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Intel (NASDAQ:INTC) stock falls 4.3% in past week as three-year earnings and shareholder returns continue downward trend

For many investors, the main point of stock picking is to generate higher returns than the overall market. But the risk of stock picking is that you will likely buy under-performing companies. We regret to report that long term Intel Corporation (NASDAQ:INTC) shareholders have had that experience, with the share price dropping 46% in three years, versus a market return of about 20%. Shareholders have had an even rougher run lately, with the share price down 28% in the last 90 days.

After losing 4.3% this past week, it's worth investigating the company's fundamentals to see what we can infer from past performance.

Check out our latest analysis for Intel

There is no denying that markets are sometimes efficient, but prices do not always reflect underlying business performance. One flawed but reasonable way to assess how sentiment around a company has changed is to compare the earnings per share (EPS) with the share price.

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Intel became profitable within the last five years. That would generally be considered a positive, so we are surprised to see the share price is down. So given the share price is down it's worth checking some other metrics too.

With a rather small yield of just 1.6% we doubt that the stock's share price is based on its dividend. Arguably the revenue decline of 16% per year has people thinking Intel is shrinking. And that's not surprising, since it seems unlikely that EPS growth can continue for long in the absence of revenue growth.

You can see how earnings and revenue have changed over time in the image below (click on the chart to see the exact values).

earnings-and-revenue-growth
earnings-and-revenue-growth

It's probably worth noting we've seen significant insider buying in the last quarter, which we consider a positive. On the other hand, we think the revenue and earnings trends are much more meaningful measures of the business. So it makes a lot of sense to check out what analysts think Intel will earn in the future (free profit forecasts).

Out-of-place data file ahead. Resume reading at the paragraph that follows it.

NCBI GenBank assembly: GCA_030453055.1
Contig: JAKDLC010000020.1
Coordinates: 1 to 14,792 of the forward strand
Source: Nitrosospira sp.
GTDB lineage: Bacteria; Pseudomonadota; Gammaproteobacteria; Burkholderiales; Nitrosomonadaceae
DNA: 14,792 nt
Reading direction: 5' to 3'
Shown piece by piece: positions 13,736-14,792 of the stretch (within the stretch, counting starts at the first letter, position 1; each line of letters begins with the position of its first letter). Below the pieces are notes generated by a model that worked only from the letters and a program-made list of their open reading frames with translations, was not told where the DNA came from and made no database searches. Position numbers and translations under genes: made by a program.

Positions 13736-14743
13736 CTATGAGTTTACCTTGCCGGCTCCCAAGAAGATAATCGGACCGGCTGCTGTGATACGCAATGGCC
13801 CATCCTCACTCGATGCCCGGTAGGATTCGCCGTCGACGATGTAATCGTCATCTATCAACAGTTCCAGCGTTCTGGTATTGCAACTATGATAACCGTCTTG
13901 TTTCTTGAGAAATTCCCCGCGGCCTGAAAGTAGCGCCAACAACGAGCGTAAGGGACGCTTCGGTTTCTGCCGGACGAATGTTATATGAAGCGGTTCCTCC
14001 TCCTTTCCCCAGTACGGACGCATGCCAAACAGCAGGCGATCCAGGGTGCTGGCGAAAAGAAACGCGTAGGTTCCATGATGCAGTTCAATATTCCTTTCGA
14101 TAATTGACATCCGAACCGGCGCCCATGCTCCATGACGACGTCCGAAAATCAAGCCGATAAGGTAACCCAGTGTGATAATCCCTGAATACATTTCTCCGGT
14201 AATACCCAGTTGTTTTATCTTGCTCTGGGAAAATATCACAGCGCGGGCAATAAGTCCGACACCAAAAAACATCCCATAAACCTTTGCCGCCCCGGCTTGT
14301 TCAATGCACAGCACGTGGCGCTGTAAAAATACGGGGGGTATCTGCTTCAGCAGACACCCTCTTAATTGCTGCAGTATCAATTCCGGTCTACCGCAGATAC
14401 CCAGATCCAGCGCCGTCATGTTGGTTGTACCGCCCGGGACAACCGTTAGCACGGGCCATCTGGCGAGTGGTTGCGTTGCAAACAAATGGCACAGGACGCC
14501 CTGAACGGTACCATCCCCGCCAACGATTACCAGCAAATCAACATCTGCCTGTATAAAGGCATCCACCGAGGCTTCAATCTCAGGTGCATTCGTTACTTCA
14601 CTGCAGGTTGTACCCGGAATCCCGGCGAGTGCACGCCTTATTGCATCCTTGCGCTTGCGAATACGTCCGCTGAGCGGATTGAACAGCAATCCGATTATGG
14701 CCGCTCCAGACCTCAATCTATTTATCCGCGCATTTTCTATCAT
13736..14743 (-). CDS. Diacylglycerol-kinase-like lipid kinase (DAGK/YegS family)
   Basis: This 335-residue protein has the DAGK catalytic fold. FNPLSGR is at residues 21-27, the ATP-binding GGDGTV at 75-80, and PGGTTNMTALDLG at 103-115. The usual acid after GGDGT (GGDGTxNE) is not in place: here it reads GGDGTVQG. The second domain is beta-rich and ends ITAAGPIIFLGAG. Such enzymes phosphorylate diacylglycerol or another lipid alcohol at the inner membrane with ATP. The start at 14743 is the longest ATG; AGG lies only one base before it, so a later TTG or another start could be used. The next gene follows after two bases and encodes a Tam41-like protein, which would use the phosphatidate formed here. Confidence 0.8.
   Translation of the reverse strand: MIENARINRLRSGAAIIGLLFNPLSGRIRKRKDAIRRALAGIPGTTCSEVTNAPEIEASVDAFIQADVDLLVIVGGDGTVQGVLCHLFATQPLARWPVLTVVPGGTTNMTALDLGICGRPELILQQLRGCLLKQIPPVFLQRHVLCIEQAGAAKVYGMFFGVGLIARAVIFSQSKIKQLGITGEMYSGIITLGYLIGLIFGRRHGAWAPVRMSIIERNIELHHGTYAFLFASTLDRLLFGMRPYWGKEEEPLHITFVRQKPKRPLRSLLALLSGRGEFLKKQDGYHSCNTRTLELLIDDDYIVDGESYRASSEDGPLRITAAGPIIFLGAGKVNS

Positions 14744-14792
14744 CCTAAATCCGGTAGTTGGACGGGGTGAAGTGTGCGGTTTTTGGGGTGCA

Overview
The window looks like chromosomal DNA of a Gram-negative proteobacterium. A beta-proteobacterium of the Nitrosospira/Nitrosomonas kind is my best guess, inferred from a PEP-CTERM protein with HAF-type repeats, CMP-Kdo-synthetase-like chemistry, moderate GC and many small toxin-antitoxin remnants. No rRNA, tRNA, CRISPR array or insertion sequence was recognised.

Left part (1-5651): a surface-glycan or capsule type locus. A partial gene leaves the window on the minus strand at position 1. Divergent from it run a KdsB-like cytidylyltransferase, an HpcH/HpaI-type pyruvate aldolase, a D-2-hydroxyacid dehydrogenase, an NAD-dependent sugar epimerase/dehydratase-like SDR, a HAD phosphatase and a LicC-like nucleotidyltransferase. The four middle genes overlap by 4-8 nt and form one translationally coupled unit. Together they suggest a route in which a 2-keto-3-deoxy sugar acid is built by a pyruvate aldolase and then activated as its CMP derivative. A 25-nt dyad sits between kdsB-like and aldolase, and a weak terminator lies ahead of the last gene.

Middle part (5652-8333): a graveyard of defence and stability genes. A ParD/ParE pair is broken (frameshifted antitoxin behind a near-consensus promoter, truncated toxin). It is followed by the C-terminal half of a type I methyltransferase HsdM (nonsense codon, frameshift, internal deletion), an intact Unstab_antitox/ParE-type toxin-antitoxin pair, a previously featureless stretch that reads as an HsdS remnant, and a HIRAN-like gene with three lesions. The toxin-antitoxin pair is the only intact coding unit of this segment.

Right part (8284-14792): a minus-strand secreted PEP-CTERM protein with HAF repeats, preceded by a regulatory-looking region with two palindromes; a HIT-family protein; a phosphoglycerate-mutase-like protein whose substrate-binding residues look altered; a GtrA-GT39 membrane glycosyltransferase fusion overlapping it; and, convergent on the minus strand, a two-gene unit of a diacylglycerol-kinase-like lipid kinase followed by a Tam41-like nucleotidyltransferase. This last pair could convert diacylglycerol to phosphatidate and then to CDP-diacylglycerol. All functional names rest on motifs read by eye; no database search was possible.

What About Dividends?

It is important to consider the total shareholder return, as well as the share price return, for any given stock. The TSR incorporates the value of any spin-offs or discounted capital raisings, along with any dividends, based on the assumption that the dividends are reinvested. So for companies that pay a generous dividend, the TSR is often a lot higher than the share price return. We note that for Intel the TSR over the last 3 years was -42%, which is better than the share price return mentioned above. This is largely a result of its dividend payments!

A Different Perspective

Intel shareholders are up 7.4% for the year (even including dividends). Unfortunately this falls short of the market return. On the bright side, that's still a gain, and it is certainly better than the yearly loss of about 4% endured over half a decade. It could well be that the business is stabilizing. It's always interesting to track share price performance over the longer term. But to understand Intel better, we need to consider many other factors. For instance, we've identified 2 warning signs for Intel that you should be aware of.

If you like to buy stocks alongside management, then you might just love this free list of companies. (Hint: most of them are flying under the radar).

Please note, the market returns quoted in this article reflect the market weighted average returns of stocks that currently trade on American exchanges.

Have feedback on this article? Concerned about the content? Get in touch with us directly. Alternatively, email editorial-team (at) simplywallst.com.

This article by Simply Wall St is general in nature. We provide commentary based on historical data and analyst forecasts only using an unbiased methodology and our articles are not intended to be financial advice. It does not constitute a recommendation to buy or sell any stock, and does not take account of your objectives, or your financial situation. We aim to bring you long-term focused analysis driven by fundamental data. Note that our analysis may not factor in the latest price-sensitive company announcements or qualitative material. Simply Wall St has no position in any stocks mentioned.